MEDICAID

PHYSICAL HEALTH MCOs

PRHI

PIC PRACTICES

Lesson Learned: PRHI cannot serve as a neutral convener under anti-trust laws

MEDICAID

BEHAVIORAL HEALTH MCOs

Disclaimer: This did not occur

efforts to create a payment model to sustain pic in southwestern pennsylvania1
Efforts to Create a Payment Model to Sustain PIC in Southwestern Pennsylvania

New Strategy: The State Medicaid Office could convene a meeting with all of the PH and BH MCOs in southwestern PA

MEDICAID

PHYSICAL HEALTH MCOs

PRHI

State Medicaid Office

PIC PRACTICES

MEDICAID

BEHAVIORAL HEALTH MCOs

Lesson Learned: The Office of Behavioral Health at the State- and County-level should be at the table as well

efforts to create a payment model to sustain pic in southwestern pennsylvania2
Efforts to Create a Payment Model to Sustain PIC in Southwestern Pennsylvania

Strategy 3: With oversight from the State, facilitate meetings with the PH MCOs, BH MCOs, and the State and County offices of behavioral health

MEDICAID

PHYSICAL HEALTH MCOs

PRHI

State Medicaid Office

PIC PRACTICES

State Medicaid BH Office

MEDICAID

BEHAVIORAL HEALTH MCOs

Lesson Learned: Precedents do not exist that include a collaborative approach between all of these parties (to be determined)

County BH Office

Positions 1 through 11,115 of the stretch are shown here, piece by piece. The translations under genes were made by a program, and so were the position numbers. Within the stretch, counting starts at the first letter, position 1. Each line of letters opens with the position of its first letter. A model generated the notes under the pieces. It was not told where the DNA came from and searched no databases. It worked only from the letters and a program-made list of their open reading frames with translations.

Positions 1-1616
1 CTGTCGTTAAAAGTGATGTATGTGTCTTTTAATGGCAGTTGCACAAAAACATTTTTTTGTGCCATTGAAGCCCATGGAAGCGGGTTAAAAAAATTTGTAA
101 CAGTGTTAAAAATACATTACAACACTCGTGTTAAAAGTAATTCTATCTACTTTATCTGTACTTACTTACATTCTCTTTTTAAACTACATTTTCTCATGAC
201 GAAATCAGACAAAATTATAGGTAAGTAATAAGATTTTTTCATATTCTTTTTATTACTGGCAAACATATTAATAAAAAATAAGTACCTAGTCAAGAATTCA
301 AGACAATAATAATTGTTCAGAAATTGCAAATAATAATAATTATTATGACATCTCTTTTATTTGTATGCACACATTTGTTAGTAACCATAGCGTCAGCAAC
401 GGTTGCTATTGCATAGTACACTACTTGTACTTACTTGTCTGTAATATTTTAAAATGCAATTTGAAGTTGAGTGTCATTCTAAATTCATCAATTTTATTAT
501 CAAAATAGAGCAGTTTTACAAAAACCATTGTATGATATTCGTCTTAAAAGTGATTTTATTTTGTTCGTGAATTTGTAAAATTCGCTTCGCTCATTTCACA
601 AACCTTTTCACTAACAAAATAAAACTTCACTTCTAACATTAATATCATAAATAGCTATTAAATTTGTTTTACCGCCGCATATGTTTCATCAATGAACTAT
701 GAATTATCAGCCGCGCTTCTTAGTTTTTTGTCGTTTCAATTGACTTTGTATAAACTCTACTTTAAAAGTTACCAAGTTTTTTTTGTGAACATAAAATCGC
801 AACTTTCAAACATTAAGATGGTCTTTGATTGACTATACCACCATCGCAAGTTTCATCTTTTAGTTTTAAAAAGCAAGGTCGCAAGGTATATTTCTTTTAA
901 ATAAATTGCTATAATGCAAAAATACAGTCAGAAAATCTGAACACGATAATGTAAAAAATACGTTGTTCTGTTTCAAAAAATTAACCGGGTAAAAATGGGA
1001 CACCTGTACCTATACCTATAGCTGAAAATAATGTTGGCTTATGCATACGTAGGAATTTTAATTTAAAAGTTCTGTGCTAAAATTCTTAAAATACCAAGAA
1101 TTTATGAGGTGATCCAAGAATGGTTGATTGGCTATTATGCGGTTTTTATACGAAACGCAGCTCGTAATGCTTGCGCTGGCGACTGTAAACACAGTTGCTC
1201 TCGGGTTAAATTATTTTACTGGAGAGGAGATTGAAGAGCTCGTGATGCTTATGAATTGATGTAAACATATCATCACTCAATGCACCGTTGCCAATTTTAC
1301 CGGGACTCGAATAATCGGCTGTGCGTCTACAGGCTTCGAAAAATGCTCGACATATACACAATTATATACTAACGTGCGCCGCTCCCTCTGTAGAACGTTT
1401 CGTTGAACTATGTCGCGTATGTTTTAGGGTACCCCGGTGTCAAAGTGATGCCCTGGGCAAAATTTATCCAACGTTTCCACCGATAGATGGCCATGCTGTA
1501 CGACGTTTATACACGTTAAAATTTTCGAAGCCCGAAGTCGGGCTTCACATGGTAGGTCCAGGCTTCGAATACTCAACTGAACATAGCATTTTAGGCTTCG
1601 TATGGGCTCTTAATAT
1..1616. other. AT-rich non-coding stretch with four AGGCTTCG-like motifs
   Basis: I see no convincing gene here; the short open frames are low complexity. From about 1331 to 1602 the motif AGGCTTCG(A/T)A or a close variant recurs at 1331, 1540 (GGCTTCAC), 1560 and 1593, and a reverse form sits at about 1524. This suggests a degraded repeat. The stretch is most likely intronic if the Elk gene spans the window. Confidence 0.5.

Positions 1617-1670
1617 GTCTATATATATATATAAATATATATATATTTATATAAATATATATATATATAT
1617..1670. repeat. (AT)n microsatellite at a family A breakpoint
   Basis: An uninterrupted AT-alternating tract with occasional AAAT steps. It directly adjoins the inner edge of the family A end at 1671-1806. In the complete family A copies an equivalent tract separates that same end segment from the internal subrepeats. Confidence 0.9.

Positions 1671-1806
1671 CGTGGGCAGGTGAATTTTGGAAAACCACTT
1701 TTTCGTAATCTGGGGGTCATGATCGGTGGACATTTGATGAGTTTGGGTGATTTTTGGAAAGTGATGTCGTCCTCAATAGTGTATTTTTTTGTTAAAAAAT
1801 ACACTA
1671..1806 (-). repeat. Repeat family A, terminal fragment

preliminary findings dissemination
Preliminary Findings: Dissemination
  • Train-the-trainer sessions must occur within the first few weeks when disseminating to multiple organizations
  • Common terminology is desirable but not attainable; however, operational definitions are attainable
  • Cultural and regional differences trump standardized terminology and training/implementation strategies.
  • It is important to have:
    • A regional entity/forum that advances the model
    • An entity/forum that provides training and coaching
pic s anticipated outcomes using required data fields and measurements specs
PIC’s Anticipated Outcomes Using Required Data Fields and Measurements Specs
  • Depression process
    • 20% eligible and 50% enrolled
  • Substance use process
    • 20% eligible, 50% with brief intervention, 15% with specialty treatment entry if recommended
  • Depression outcomes (symptoms of depression)
    • 50% in response (≥50% reduction in symptoms as measured by PHQ-9) and 30% in remission (PHQ-9<5) at 6 mos.
  • Alcohol and drug outcomes (quantity and frequency of use)
    • 20% reduction in number of “binge drinking” days at 6 mos.
    • 30% reduction in number of drug use days at 6 mos.
next steps
Next Steps

Partners in Integrated Care (AHRQ)

  • Continue practice facilitation and evaluation
  • Implement in MA around May 2013 with MHQP
  • Create a sustainable payment paradigm
  • Disseminate materials and tools through NRHI
  • As a Sub-awardee in the Health Care Innovation Award led by ICSI, implement a collaborative care model for depression plus diabetes and/or cardiovascular disease

Care Of Mental, Physical, And Substance use Syndromes (COMPASS) (CMMI)

questions and answers and discussion
Questions and Answersand Discussion

How could PIC be spread in your community through public policy, practice facilitation, and consumer engagement?

session evaluation
Session Evaluation

Please complete and return theevaluation form to the classroom monitor before leaving this session.

Thank you!